Prediction magazine: Elvis has left the haunted building
Prediction Magazine, October 2003
When people ask me about my belief system, I always say that I am a sceptic. By which I mean: I neither believe nor disbelieve, but rather choose to reserve my judgement on most things.
Take the subject of ghosts, for instance. I've never seen one myself, but other people say they have. So I can't believe in ghosts, but I can't disbelieve either. I guess it depends on who is telling you the story and what you think they might be getting out of it.
My friend Jude, who lives in Glastonbury, quite often has ghostly experiences. She told me that one day, walking along Chilkwell Street, she was greeted by an old lady on a doorstep.
"Hello," the old lady said, brightly.
"Hello," said Jude, and then walked on, not thinking any more about it. It was only later that she heard that the old lady had died the day before she met her.
It's the sheer mundaneness of the encounter that makes this particular story at least plausible. There's no histrionics here, no ghoulish ghastliness, just a little old lady hanging around in the world a little longer than is normally expected of dead people, saying hello to any passing person with the extra-sensory equipment to notice her.
You may wonder why she was hanging around. Who knows? Maybe it was a nice day, and she didn't feel up to the journey just yet. Maybe she liked saying hello to people. (She was probably a nice person in life, why not in death too?) Maybe Charon was on strike, and the heavenly ferry hadn't arrived. Maybe she was just whiling away the time of day, being far too interested in the local comings and goings to let a little thing like death distract her.
Anyway, she did her small bit of polite domestic haunting for a day or two, and was on her way, never to be seen again.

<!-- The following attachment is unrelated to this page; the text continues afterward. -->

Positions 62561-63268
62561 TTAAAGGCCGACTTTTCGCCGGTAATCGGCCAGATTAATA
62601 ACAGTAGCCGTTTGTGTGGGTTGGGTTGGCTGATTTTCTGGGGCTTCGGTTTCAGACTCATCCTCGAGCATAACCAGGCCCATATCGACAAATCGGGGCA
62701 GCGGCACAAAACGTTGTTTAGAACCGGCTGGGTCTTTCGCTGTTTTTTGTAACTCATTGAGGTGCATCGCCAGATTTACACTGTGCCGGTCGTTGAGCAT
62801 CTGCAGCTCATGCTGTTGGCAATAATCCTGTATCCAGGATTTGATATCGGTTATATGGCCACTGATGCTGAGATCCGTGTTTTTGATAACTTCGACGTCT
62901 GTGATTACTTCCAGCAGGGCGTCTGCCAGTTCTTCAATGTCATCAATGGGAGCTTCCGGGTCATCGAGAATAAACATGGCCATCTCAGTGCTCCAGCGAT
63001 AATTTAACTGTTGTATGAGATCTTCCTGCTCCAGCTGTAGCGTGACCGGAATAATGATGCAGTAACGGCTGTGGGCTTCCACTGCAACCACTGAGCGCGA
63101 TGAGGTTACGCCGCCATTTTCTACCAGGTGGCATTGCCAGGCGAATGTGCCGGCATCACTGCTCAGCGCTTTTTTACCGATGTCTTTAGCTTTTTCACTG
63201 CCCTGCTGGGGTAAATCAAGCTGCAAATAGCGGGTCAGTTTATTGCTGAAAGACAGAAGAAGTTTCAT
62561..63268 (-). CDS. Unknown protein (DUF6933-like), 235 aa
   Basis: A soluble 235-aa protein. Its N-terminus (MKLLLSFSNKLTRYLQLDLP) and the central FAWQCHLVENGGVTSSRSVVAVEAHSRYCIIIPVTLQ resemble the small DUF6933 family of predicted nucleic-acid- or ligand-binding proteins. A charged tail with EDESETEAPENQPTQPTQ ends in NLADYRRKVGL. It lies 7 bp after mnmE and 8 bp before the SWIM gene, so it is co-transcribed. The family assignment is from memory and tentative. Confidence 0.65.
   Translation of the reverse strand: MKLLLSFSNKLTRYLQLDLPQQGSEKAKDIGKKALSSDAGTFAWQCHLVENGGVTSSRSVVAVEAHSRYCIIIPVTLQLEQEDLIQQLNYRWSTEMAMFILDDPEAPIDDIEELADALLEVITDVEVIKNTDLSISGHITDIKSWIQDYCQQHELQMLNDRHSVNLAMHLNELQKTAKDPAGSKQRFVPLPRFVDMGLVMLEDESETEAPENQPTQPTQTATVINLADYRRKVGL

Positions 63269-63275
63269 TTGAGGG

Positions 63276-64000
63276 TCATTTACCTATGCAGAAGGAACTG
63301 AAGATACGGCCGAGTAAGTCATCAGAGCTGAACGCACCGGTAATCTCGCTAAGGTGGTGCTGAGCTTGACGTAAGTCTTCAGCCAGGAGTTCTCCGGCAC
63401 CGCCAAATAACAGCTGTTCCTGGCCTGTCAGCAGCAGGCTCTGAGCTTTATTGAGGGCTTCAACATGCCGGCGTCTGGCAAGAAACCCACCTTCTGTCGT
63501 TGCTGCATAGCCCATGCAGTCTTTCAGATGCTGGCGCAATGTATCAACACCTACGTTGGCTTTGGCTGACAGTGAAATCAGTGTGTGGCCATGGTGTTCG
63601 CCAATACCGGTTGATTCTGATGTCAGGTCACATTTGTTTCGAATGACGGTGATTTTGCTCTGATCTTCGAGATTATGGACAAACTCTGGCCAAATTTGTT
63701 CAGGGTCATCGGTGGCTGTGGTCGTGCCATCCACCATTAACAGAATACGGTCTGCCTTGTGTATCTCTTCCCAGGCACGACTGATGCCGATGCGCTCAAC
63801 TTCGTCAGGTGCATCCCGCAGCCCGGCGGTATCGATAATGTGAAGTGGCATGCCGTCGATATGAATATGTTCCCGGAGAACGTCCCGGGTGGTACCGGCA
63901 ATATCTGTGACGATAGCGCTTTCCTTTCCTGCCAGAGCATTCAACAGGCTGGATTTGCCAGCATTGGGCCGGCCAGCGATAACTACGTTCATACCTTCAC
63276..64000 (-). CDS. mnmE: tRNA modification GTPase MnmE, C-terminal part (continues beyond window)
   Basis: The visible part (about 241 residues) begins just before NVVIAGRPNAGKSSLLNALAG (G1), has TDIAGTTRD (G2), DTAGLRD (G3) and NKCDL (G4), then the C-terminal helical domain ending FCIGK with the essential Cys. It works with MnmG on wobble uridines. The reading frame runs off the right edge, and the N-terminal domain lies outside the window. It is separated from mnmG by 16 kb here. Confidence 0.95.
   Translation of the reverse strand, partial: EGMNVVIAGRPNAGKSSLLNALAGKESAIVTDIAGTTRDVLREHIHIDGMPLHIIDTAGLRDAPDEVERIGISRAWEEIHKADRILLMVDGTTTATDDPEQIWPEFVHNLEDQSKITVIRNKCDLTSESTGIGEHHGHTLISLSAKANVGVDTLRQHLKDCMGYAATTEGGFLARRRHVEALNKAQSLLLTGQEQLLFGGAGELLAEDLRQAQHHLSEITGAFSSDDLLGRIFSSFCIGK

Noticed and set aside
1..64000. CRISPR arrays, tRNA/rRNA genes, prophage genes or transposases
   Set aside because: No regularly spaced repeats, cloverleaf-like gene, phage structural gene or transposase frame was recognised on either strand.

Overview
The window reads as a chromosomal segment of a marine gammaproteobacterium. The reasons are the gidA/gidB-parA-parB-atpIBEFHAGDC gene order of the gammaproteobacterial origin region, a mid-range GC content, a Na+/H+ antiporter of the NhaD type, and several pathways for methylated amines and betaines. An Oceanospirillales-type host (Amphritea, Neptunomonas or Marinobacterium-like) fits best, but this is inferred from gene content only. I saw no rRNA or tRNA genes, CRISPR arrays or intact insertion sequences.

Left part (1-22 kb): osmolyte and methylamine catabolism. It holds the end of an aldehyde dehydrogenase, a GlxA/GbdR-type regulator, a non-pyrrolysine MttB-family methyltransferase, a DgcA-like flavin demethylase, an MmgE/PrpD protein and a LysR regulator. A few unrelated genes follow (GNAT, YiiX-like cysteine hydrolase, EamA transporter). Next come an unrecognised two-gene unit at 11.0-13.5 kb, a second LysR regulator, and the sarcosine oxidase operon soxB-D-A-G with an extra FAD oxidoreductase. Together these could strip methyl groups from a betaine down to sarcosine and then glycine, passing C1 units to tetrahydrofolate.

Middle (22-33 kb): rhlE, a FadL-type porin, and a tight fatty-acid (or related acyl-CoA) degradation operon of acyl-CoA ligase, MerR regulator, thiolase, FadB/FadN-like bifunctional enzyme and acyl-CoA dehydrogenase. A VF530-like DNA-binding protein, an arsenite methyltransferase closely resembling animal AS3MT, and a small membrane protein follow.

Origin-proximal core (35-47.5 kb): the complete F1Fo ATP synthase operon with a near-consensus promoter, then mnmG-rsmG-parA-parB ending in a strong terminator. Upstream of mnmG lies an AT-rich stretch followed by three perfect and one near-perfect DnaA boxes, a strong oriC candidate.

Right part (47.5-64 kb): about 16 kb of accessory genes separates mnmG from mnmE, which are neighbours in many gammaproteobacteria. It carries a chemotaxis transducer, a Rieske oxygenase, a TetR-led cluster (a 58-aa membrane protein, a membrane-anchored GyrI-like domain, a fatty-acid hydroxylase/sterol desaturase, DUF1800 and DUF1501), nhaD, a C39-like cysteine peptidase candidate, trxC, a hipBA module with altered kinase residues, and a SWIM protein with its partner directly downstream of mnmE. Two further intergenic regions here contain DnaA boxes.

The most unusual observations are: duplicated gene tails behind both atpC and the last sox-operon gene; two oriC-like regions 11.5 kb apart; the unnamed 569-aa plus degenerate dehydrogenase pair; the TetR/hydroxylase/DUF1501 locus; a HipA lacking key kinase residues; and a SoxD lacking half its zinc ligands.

Another friend of mine, Steve, stayed in a haunted house once. This was in Gabalfa in Cardiff, a few years back. The story of the haunted house had been in the local papers, which were offering a challenge for people to stay in it overnight. So Steve and a friend took up the challenge, got the keys, and spent the night there.
There was some dispute over who, exactly, this ghost was supposed to be. Some said a headless soldier, others the spirit of Elvis Presley (although quite why Elvis Presley would want to visit Gabalfa in Cardiff escapes me: perhaps he'd been recommended it by the spirit of Richard Burton, who might, at least, have heard of the place). Anyway, whoever it was, Steve and his friend nabbed a couple of bottles of wine, and let themselves in.
"at certain times, the room would go deadly cold, and there would be this strange smell, like lavender. This is known in the profession as a cold spot, and is quite common, apparently"
It was a quite ordinary house, still furnished. Nothing unusual at all. Except that, at certain times, the room would go deadly cold, and there would be this strange smell, like lavender. This is known in the profession as a cold spot, and is quite common, apparently.
Steve is the sensitive type. He knows about these things. Me, I'm far too worldly for that. I probably wouldn't even have noticed the cold spot, being far more likely to be interested in the wine.
Well I'm sorry. My ghost stories seem to lack punch. Steve went to bed, and had a really nice night's sleep. And that's all there is. He says he had a better night's sleep than he normally does.
There was a bit of a kafuffle the following day, however. Steve went out to the nearby shop to get some stuff in for breakfast, and was instantly surrounded by the local kids, wittering on enthusiastically about the house and its haunted status. Later the previous tenants turned up (these were the ones who had declared the house to be haunted) and then the tenants before them. It was this last family who had been the source of all the rumours. The grandmother was reputed as a medium, and used to dabble in the occult occasionally. It was she who would channel the spirit of Elvis and who claimed to see the headless soldier.
So maybe now we know what this was all about. A dispute between tenants. The previous tenants and the ones before them hated each other, and there was a good deal of taunting between the two families, the former calling the latter "evil".
Later again the press turned up, and Steve invited the reporter in, but he refused. He stood on the doorstep and asked Steve some questions. Had Steve noticed anything?
"A little bit of astral disturbance," said Steve, and he saw the reporter write it down - "astral disturbance" - very carefully, in his notebook. And what was it like to sleep there?
"Very nice," said Steve. "I had my best sleep ever."
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